Spring 1991 • Vol. XIII No. 2 Book Reviews |

Birth, Death, and “Captivity”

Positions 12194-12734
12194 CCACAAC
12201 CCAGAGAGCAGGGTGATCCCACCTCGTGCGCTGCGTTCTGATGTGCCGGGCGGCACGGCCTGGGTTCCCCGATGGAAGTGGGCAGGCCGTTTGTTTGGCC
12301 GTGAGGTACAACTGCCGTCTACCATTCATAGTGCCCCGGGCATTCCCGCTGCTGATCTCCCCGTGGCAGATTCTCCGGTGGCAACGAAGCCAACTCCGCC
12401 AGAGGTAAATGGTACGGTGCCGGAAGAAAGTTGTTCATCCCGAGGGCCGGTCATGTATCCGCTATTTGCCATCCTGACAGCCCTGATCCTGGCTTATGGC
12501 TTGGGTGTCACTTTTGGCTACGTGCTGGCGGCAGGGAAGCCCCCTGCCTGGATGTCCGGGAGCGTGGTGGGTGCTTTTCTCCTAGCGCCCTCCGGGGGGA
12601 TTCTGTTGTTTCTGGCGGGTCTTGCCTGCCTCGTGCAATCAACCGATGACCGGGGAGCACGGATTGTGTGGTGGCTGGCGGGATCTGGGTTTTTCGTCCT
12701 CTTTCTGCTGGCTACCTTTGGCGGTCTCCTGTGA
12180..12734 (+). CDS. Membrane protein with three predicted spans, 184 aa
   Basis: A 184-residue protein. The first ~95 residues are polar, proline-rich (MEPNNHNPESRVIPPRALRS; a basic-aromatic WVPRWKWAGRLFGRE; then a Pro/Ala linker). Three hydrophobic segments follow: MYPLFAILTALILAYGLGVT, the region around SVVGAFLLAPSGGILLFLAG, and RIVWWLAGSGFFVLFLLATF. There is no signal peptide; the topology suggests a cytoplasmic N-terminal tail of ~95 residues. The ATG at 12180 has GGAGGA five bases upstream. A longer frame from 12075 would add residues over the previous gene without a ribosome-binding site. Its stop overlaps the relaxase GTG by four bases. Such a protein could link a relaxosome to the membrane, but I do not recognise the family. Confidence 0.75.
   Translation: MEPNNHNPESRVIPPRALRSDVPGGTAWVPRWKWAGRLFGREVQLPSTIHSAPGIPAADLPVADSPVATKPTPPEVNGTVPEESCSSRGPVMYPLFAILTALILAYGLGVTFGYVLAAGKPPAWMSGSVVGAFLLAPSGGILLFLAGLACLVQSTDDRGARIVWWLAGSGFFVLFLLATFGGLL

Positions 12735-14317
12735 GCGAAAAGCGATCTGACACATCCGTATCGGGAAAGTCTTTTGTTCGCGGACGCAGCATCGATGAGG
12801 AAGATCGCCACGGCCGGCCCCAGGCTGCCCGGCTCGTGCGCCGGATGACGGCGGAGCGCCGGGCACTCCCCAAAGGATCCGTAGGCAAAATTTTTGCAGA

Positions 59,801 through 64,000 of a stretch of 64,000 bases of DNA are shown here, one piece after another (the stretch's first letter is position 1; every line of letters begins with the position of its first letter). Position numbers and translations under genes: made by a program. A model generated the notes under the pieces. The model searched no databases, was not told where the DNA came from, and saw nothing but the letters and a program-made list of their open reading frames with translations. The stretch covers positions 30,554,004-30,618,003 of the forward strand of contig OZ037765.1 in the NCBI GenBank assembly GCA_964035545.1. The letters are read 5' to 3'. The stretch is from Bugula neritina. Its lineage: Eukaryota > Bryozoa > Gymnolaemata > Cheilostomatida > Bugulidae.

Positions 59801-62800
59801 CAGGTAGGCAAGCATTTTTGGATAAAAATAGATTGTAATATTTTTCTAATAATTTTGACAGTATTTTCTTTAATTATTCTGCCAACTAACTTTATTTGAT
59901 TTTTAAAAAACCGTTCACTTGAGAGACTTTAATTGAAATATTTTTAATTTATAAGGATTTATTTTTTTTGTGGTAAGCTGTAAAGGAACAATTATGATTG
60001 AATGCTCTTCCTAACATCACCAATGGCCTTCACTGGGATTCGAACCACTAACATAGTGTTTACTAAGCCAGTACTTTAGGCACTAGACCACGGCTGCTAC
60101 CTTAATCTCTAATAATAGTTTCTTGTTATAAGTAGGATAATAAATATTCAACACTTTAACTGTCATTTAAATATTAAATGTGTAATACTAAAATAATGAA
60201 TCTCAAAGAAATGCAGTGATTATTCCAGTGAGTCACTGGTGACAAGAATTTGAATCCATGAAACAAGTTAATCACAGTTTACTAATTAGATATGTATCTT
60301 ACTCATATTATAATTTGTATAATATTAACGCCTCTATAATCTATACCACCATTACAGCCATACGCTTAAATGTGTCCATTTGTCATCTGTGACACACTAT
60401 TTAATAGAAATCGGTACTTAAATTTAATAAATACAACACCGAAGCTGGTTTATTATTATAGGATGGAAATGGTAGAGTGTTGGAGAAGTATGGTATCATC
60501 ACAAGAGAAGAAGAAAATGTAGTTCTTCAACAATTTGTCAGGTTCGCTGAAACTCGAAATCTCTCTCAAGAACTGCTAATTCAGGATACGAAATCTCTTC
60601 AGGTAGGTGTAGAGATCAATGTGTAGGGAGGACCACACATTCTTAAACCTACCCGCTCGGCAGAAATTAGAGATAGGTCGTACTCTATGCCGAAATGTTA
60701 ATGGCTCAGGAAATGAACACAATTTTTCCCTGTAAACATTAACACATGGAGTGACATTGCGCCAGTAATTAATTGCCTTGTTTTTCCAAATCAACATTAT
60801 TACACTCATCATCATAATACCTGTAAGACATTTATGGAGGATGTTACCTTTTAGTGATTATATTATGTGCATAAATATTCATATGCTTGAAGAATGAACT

Captivity by Toi Derricotte. Pittsburgh: University of Pittsburgh Press, 1989. 69 pages. $16.95, hardcover; $8.98, paperback. The publication of Captivity as part of the poetry series from the University of Pittsburgh Press gives us the occasion for a broad discussion of Toi Derricotte's powerful work. Her first books were published by Lotus Press (1978) and The Crossing Press. Now her poetry comes from one of the strongest establishment poetry series in the country. Most of us know Toi Derricotte's name from her second book, Natural Birth, published in 1983. This work, like Helene Davis's extraordinary book of poems Chemo-Poet (Alice James Books) on the taboo subject of breast cancer, shouted for the attention of women. Immediately in the first poem her clamorous voice established itself: "how will my house ever run on silence, when in me there is such noise . . .?" Throughout all three books she "holds on to the core, the center of strength" (NB 18) in order to explore in a new

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